(I finished my morning's work of editing and may go back and write a new scene this afternoon. This was for the book of short stories. It's called, "Ink". Sounded good. I'm pleased with it.)
If you're trying to move your idea onto the page and write a novel or a short story, and have had problems getting yourself to actually write the darned thing, perhaps this will help.
There are movie makers like Alfred Hitchcock, who go into a project already knowing everything about every single scene. He literally saw each frame of his movies before he made them. Similarly, there are writers who do this with their works of fiction. They know everything, going in. However, I suspect this type of writer is rare.
Coming up with a plot that works is a mental exercise. But for most of us, it's an ongoing process that occurs during the writing of the book. In other words, we don't know everything before we dive in. I've read a lot of fiction writers' blogs, and some wing it all the way, while some try to figure it out beforehand and then aim for that design. How you do this is up to you.
In my third book, Xmas Carol, the one that's out to readers now, every single thing I brought into in the book comes together at the end to provide a bang-up climax. I tied up every loose end. But did I know about all that when I began? No.
The thing is, as you become intimately involved with the plot, and you spend time writing the book and thinking in your off-hours about the characters and situations -- you begin to see connections. That's the magic of plotting: the connections.
They arise naturally from the story. A capability in one character comes into the story when it interacts with another character's beliefs or activities (or whatever). It's natural that these things come together, and by letting the story live in your head, and visiting it every day, these things become apparent to you.
It's in our nature. We see things in other people, right? We see how things develop and we suspect this or that will happen. Same thing with a book. You come to know your characters so intimately that the action in the book arises from this knowledge. Of course they do this or that; it's their nature.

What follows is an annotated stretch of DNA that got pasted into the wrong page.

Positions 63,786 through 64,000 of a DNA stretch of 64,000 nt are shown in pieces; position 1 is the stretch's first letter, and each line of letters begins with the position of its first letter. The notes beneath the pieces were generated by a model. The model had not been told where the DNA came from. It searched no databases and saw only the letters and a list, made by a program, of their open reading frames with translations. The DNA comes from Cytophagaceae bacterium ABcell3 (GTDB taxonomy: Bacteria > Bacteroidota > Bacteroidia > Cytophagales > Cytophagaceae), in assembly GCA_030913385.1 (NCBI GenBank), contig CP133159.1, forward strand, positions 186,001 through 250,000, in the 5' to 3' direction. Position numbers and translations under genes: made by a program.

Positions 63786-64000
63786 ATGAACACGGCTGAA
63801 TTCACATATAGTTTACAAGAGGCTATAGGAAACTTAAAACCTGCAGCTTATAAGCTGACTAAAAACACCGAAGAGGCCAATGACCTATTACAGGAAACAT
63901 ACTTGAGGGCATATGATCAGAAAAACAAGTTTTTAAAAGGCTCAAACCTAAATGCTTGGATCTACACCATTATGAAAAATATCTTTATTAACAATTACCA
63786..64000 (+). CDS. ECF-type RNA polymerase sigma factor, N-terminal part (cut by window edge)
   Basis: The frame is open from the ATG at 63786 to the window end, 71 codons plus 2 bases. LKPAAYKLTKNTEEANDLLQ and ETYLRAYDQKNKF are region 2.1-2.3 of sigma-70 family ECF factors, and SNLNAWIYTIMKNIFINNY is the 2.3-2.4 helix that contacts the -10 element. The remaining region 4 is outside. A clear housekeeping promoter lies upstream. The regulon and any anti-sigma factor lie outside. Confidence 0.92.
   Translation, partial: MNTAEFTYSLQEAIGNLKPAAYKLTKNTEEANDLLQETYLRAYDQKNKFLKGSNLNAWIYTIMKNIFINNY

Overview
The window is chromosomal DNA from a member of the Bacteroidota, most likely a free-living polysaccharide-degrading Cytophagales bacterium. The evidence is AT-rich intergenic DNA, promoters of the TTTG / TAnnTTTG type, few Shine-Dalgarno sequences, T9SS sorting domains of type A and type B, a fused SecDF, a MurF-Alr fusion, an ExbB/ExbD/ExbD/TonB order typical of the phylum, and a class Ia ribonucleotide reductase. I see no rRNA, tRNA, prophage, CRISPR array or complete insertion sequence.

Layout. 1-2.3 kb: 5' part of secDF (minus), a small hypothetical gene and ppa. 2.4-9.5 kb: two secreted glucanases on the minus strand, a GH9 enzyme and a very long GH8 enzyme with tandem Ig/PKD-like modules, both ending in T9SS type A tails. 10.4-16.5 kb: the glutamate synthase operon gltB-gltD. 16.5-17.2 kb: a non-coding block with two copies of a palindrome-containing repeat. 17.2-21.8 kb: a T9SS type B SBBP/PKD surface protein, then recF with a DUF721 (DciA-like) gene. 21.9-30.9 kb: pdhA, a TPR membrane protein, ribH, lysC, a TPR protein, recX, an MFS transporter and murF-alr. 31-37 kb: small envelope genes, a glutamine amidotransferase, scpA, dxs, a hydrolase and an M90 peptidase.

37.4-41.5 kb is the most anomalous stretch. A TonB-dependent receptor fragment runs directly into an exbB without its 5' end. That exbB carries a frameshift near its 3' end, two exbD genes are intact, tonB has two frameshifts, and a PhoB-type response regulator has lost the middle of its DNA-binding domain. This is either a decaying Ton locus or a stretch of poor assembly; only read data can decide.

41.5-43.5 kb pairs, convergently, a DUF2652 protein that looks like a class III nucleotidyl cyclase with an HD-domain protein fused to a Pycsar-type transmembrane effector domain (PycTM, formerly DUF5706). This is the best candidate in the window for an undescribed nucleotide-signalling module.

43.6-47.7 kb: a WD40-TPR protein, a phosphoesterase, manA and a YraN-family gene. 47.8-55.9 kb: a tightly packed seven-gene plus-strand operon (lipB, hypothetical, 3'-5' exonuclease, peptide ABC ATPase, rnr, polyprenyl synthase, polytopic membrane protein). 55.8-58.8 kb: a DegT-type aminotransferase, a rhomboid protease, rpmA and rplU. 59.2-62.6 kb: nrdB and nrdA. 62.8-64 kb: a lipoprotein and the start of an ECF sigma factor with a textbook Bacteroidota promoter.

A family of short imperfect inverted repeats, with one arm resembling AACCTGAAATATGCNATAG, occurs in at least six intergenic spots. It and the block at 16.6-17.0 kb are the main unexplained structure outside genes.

More and more, these connections become apparent and you work them into the story. But you'll never notice the connections unless you spend time thinking about your plot. Be with it, come to know it, spend all your off-hours with it -- come to live it. If you do, you will see the connections in your story, and amazing things will happen.
There are times when I'm in the middle of writing a book and I'll be, for instance, with people in a room, and I'll leave to get a cup of coffee or something. When I return to the group, I realize I've been in my worlds during that trip. I actually go into my fictional world, as if I'm a character who lives there! It's so wild. It's like multi-tasking reality. You live in one world and then when you start writing, you live in two. It's so refreshing. I find that jumping from one world to the other gives me energy to apply in either world.
It's an all-encompassing thing. Let your story possess you. Think about it all the time and the connections will become apparent to you. Connections = plot. It's that simple.